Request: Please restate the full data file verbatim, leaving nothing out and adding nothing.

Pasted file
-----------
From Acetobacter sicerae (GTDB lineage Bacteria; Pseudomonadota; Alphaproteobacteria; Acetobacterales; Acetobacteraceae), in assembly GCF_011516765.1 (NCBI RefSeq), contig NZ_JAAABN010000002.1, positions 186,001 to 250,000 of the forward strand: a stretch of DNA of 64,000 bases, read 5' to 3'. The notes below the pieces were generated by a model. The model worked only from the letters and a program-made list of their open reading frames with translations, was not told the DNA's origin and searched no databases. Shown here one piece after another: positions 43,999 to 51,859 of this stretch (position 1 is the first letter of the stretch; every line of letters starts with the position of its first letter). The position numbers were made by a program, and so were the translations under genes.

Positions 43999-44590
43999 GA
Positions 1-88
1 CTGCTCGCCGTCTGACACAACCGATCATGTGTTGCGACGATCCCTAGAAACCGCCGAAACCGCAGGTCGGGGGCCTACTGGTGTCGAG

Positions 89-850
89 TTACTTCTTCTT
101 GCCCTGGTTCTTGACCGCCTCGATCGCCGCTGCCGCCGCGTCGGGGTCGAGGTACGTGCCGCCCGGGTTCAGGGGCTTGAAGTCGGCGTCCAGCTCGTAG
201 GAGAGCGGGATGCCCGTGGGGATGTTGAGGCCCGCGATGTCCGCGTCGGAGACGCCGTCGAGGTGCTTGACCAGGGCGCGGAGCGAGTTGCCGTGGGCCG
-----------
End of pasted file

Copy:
From Acetobacter sicerae (GTDB lineage Bacteria; Pseudomonadota; Alphaproteobacteria; Acetobacterales; Acetobacteraceae), in assembly GCF_011516765.1 (NCBI RefSeq), contig NZ_JAAABN010000002.1, positions 186,001 to 250,000 of the forward strand: a stretch of DNA of 64,000 bases, read 5' to 3'. The notes below the pieces were generated by a model. The model worked only from the letters and a program-made list of their open reading frames with translations, was not told the DNA's origin and searched no databases. Shown here one piece after another: positions 43,999 to 51,859 of this stretch (position 1 is the first letter of the stretch; every line of letters starts with the position of its first letter). The position numbers were made by a program, and so were the translations under genes.

Positions 43999-44590
43999 GA
Positions 1-88
1 CTGCTCGCCGTCTGACACAACCGATCATGTGTTGCGACGATCCCTAGAAACCGCCGAAACCGCAGGTCGGGGGCCTACTGGTGTCGAG

Positions 89-850
89 TTACTTCTTCTT
101 GCCCTGGTTCTTGACCGCCTCGATCGCCGCTGCCGCCGCGTCGGGGTCGAGGTACGTGCCGCCCGGGTTCAGGGGCTTGAAGTCGGCGTCCAGCTCGTAG
201 GAGAGCGGGATGCCCGTGGGGATGTTGAGGCCCGCGATGTCCGCGTCGGAGACGCCGTCGAGGTGCTTGACCAGGGCGCGGAGCGAGTTGCCGTGGGCCG